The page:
When we asked the community to list promising high-growth companies for our high-growth investment study last autumn, the company listed most frequently was Paychex (Nasdaq: PAYX). Surpassing 50 other contenders, Paychex has since moved to our small list of high-growth company finalists. Paychex shares this mantle with the following five other finalists:

eBay (Nasdaq: EBAY)
Millennium Pharmaceuticals (Nasdaq: MLNM)
Genentech (NYSE: DNA)
Concord EFS (Nasdaq: CEFT)
Trex (NYSE: TWP)

Right out of the gate, Paychex is the early leader because it is the only company on the list to offer a dividend reinvestment plan, and its plan is free o' charge. In order to regularly purchase any of the other five companies, we would need to use a low-cost broker, and the lowest cost that I've seen is about $3 per trade. When you're only investing $100 a month, that cost is meaningful.

So, Paychex is the company to beat because buying it would earn us at least 2.5% in higher annualized returns versus the other five investments, each of which would make us lose at least that much to commissions. Given that, one of the other five companies will need to shine brighter than a baby's bald head to convince us that it's worth the cost.

All that said, we still need to determine that Paychex itself is worth our investment.

Paychex's business
Paychex is a services company, providing payroll, tax, and human resource services mainly to small and medium-sized businesses. Since most of the country works for small and medium-sized businesses, chances are that many of you reading this right now are served by Paychex every few weeks.

Paychex makes money primarily by charging for payroll and tax services and by investing the money that it continually generates through operations -- money called "float." When Paychex doles out pay stubs across the country every week, it deducts taxes from each check, but it waits several weeks before that money is sent to the tax man. In the meantime, Paychex is able to invest that money in stable, short-term vehicles to earn itself a substantial amount of investment income.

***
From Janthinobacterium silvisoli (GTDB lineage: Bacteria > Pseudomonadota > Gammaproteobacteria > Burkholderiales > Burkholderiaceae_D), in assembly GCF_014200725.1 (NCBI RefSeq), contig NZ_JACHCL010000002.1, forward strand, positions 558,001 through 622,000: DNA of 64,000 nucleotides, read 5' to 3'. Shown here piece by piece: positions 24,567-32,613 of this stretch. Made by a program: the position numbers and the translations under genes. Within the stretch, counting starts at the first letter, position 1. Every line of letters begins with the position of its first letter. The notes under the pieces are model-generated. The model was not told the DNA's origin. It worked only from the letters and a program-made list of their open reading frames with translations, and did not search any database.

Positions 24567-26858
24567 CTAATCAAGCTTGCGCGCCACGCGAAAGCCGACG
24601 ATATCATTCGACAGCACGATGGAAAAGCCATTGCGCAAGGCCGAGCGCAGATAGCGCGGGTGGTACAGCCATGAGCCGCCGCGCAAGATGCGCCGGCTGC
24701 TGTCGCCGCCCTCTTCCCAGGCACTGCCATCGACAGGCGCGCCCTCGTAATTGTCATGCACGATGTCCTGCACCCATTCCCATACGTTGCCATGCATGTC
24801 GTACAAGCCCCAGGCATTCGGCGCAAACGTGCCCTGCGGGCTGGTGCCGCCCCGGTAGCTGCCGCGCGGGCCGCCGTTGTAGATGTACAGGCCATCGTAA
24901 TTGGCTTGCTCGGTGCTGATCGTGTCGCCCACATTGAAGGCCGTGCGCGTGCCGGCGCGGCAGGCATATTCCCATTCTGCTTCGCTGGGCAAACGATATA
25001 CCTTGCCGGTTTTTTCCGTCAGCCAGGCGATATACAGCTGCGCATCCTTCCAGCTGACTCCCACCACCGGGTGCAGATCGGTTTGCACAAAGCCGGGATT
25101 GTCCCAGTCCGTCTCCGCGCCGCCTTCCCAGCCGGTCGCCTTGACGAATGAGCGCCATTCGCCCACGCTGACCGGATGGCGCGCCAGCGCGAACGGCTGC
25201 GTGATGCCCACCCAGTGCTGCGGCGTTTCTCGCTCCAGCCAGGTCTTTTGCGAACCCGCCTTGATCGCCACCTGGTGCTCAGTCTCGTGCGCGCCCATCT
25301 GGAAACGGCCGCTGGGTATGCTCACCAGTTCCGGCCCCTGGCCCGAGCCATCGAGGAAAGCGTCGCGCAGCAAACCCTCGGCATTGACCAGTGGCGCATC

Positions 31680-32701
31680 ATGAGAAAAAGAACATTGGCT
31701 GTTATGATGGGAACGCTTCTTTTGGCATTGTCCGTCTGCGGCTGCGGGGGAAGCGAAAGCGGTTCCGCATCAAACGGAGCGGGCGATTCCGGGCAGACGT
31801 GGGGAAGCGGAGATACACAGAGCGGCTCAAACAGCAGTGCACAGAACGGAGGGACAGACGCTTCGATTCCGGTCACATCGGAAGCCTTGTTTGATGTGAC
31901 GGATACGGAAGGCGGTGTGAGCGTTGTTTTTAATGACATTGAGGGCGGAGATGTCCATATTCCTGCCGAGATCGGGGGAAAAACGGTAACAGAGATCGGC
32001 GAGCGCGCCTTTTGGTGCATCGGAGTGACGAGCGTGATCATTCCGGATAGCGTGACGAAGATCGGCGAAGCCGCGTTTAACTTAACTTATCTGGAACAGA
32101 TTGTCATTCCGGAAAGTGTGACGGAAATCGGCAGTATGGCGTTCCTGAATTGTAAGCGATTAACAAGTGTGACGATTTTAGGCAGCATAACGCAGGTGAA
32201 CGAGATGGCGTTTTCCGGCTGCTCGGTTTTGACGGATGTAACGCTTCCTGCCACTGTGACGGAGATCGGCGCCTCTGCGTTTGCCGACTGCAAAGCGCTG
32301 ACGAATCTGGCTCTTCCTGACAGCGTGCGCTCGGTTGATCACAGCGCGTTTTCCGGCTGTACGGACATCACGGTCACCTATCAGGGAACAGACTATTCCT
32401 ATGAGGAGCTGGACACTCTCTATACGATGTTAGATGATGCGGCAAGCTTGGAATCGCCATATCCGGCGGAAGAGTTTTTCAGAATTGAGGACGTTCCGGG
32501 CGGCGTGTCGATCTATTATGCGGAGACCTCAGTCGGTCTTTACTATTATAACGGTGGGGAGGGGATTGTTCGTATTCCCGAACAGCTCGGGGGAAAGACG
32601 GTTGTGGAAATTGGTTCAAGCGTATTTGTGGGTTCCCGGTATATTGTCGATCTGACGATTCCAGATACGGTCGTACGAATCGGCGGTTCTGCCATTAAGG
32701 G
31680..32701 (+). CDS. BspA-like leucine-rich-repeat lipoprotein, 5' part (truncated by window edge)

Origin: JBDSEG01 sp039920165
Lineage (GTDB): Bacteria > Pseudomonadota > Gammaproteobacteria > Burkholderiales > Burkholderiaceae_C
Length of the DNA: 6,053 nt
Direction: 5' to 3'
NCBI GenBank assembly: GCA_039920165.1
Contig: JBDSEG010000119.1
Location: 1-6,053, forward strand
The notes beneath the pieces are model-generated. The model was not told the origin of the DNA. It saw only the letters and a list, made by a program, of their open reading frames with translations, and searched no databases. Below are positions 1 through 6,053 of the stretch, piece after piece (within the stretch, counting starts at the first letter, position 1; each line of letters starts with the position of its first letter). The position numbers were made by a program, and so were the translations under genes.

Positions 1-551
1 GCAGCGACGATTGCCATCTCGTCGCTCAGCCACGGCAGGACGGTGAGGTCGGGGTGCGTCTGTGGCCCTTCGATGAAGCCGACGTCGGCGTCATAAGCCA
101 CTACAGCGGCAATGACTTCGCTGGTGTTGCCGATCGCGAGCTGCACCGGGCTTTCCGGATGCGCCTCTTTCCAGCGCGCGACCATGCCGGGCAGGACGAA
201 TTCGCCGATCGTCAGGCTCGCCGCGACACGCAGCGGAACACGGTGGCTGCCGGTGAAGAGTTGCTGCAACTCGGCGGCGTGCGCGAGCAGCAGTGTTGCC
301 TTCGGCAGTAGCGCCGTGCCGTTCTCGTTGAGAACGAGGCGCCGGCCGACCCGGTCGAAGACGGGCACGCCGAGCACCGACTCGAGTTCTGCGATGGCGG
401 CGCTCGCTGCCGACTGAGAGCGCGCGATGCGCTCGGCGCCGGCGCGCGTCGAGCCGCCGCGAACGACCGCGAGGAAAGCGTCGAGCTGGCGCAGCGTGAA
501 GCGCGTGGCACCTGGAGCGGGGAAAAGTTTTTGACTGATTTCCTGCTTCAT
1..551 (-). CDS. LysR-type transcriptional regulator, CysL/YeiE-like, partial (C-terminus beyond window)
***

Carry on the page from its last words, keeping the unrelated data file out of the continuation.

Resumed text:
That's a nice business, especially when coupled with continued growth in clients. Paychex has the luxury of selling a necessity -- necessary by law, for one. So, Paychex's sales reps mainly need to convince potential clients that its payroll service is better than the services of smaller competitors, and better than its major national competitor, Automatic Data Processing, Inc. (NYSE: ADP). ADP is the largest payroll service company in the country.

Paychex's CEO Tom Golisano has long stated that Paychex's long-term growth model calls for:

  • 11% to 13% annual client growth, dependent on each of its sales reps selling 150 new accounts annually
  • 2% to 3% annual price increases for existing services
  • 2% to 3% annual growth in sales from new services

Add these three together, and the company has been able to achieve annual sales growth of more than 20% and annual earnings per share growth above 30% year after year. Earnings grow more quickly than sales because the company's costs are fairly constant even as the business grows.

Paychex's history
Paychex was founded in 1971 and went public in 1983, so it isn't a spring chicken the way that, say, Angelina Jolie is.

Or isn't.

Although few corporate histories are as impressive as Johnson & Johnson's (NYSE: JNJ), Paychex's history does shine, especially in the last decade. The company has grown net income 31% annualized since 1983, and 35% annualized for the last 10 consecutive years. Meanwhile, the stock has risen about 43% annualized the past decade. This means that Mr. Buffett could have just bought Paychex and done better. The following is the company's recent sales and earnings growth history:

                    1996  1997  1998  1999  2000  2001(YTD)
Revenue growth (%)  22.5  20.0  23.5  21.0  21.9  20.6
Income growth (%)   36.3  35.6  36.0  36.1  36.6  35.2

That consistent income growth is just sublime, and it goes a long way in supporting the stock's current 60 P/E. The logical question to ask, however, is can this growth continue? Surely it can't, and we don't expect it to -- not at these levels.

However, it is very possible that a great deal of market-beating growth remains to be seen from Paychex. ADP is nearly 50 years old, and it has achieved just shy of 40 consecutive years of record quarterly growth. Got that? ADP has made a new record in sales and earnings every quarter for the past 40 years, or for 157 consecutive quarters. Paychex could keep growing in the same way.

Growing continually
Paychex and ADP grow with the economy, and in America, where starting a business is easier than it is anywhere else in the world, the number of businesses in operation continually rises, and each needs payroll and tax services. Overall, as long as the economy grows, leading payroll service providers should grow, and grow nicely, as well -- at least over the long run (bumps and hiccups will naturally occur).

There is much more to consider, including new competition, valuation, and we must run Paychex through our high-growth investment criteria. Let's talk about the company together before next week's column. Meet us on the Drip companies board.

Jeff Fischer is thinking about starting a payroll services company. He'll call it Paychecks. He doesn't own shares in Paychex. You can view his holdings online, as well as The Motley Fool's full disclosure policy.